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For about a year, I have taken 5000 units of Vitamin D daily and no problems so far. My levels have increased from extremely deficient to normal. My neurologist recommends Pharmax fish oil as a pure and Vitamin A-free alternative to cod liver oil. Remember, the liver is the filter for all of the yuck in the body - do you really want to eat that? Also, some of the neuros at the MS research facility nearby are recommending 10,000 units of D to their patients (supervised of course).
My level was 7 and I have been taking 5000 units daily for about a year now with no adverse effects. At last check, my level was within normal range. I am fair skinned, blue-eyed and of Irish and Nordic descent so I appear to be genetically incapable of absorbing Vitamin D the old fashioned way. Although my 12 year old daughter is always outside in the sun, I decided to have her levels checked. Her level was 13 and I started her on 2000 units daily. Can't be too proactive.
like everyone else, my vitamin d levels were low, i am on a vitamin d pill. now its within range but on the lower side of the range. ive lived in hawaii all my life and am darker skinned, not to be racist but like a mexican darker skin color
in general, anyone with darker skin, older skin, higher proportion of covered skin, or sunscreened skin will have vitamin d3 issues unless the diet and/or supplement regimen makes up for suboptimal cutaneous synthesis.
my approach: no meds so far - just nutrient-dense anti-inflammatory whole foods, and supplements where needed info: www.whfoods.com, www.nutritiondata.com
The worldwide prevalence and incidence of multiple sclerosis (MS) are on the increase.
The need for strategies to prevent this devastating disease is therefore greater than ever.
As highlighted in a Review in this issue of The Lancet Neurology, vitamin D deficiency might be an important modifiable risk factor for MS. This raises the question of whether population-wide supplementation programmes might be a reasonable prevention strategy.... [Read More - http://www.msrc.co.uk/index.cfm/fuseact ... ageid/1334 ]
I cant say enough for D. as I cant say enough for calcium and the elctrolytes (calcium, magnesium, potassium, sodium) and the hormones that support them D, PTH, cortisol etc. I dont think we loose control of our immune system. in fact it seems to be working too well but rather I had lost control of the of these electrolytes responsible for neutralizing immune responses. I dont think any of this would happen if we had contol of this and this is our pH balence. everywhere in this world we go, our immune system responds allowing us to adapt to environmental changes and stresses. this brings us to an acidic level which must then be neutralized and brought back up to the proper pH level 7. electrolyte homeostasis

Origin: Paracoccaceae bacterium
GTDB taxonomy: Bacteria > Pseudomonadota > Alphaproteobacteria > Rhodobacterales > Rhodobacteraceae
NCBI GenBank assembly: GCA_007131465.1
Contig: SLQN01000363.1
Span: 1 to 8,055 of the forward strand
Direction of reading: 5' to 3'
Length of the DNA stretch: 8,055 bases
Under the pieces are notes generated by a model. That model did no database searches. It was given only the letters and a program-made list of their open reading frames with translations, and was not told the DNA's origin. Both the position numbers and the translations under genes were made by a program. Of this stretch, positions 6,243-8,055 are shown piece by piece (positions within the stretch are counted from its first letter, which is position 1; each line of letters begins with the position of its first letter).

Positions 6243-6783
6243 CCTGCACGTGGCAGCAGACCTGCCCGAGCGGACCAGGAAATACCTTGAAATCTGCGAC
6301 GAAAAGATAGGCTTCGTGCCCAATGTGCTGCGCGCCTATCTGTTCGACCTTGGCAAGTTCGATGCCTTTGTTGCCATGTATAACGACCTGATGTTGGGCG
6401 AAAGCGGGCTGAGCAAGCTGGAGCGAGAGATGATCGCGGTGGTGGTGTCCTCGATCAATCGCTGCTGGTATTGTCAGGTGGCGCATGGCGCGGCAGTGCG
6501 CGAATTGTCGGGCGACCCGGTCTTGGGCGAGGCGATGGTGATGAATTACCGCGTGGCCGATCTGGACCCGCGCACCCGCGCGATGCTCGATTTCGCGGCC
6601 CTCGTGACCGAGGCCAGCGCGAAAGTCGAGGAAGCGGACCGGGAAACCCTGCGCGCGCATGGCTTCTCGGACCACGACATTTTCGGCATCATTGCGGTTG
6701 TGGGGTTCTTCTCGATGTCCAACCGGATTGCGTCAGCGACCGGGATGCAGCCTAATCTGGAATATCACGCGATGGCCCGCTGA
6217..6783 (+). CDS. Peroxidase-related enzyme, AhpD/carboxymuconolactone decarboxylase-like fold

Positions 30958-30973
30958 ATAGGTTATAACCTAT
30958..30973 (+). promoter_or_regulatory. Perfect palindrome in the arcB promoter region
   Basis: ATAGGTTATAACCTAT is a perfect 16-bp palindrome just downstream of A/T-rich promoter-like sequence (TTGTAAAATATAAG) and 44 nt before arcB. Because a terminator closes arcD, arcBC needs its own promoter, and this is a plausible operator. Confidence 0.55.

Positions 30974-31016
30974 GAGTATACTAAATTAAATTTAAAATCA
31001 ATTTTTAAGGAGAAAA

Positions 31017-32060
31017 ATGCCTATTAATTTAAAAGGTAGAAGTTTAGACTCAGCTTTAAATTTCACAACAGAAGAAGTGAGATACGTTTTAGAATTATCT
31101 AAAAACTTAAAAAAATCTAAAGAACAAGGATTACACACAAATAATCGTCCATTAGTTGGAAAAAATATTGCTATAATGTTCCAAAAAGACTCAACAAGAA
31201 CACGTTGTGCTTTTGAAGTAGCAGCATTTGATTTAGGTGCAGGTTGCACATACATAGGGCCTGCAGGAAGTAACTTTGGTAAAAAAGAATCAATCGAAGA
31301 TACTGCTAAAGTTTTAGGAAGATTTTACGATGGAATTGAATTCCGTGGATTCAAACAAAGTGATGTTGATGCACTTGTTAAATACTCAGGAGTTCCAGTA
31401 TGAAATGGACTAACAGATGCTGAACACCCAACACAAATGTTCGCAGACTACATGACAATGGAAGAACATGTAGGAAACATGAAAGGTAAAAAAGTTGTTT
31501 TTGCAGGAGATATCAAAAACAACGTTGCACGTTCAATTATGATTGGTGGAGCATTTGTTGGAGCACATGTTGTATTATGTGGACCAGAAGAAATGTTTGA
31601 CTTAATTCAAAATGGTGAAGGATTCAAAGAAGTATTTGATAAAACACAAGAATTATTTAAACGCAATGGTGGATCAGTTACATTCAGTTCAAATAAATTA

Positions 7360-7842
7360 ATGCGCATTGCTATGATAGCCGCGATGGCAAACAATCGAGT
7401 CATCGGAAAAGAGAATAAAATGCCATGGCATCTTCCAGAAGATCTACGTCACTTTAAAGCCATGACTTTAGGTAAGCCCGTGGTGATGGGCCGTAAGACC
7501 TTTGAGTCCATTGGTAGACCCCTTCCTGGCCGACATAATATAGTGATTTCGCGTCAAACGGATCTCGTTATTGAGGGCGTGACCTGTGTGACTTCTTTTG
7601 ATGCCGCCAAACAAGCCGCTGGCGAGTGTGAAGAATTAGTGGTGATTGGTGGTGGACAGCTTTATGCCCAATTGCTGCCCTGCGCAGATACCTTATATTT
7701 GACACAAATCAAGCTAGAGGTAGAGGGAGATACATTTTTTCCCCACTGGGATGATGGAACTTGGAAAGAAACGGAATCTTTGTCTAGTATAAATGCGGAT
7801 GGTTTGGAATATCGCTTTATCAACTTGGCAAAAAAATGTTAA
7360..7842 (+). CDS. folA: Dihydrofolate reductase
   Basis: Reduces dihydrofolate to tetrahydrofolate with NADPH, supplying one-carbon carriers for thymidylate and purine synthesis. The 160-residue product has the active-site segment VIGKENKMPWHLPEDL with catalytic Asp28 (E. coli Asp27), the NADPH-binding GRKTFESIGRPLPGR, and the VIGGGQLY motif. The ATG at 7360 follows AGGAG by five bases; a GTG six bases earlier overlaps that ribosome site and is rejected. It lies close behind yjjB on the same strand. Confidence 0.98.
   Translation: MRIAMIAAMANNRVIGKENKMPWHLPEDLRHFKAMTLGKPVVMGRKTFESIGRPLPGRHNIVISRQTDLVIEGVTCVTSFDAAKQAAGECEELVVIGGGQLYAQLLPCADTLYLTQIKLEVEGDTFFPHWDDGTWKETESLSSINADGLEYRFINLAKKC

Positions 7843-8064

Age of onset of multiple sclerosis was more than two years earlier in patients who lived in northern latitudes -- with reduced exposure to the sun in fall and winter -- during childhood, researchers found.
A new study shows that serum vitamin D deficiency is associated with poor learning performance among patients with multiple sclerosis (MS).
The research was presented at the Consortium of Multiple Sclerosis Centers 24th Annual Conference and the Third Joint Meeting of Americas Committee for Treatment and Research in Multiple Sclerosis.
There is some evidence that vitamin D suppresses proinflammatory cytokines, and that low levels of these cytokines could contribute to MS. Other evidence suggests that vitamin D plays a role in cognitive function in older adults. Cognitive impairment is very common in MS, but few studies have examined the relationship between serum vitamin D and cognitive deficits in this population.... Read More - http://www.msrc.co.uk/index.cfm/fuseact ... ageid/1334
squiffy2 wrote:There is some evidence that vitamin D suppresses proinflammatory cytokines, and that low levels of these cytokines could contribute to MS.
Is there a typo in this article? If vitamin D suppresses proinflammatory cytokines, then this should be good for MS. I would think that high levels, not low levels, would be a contributing factor to MS.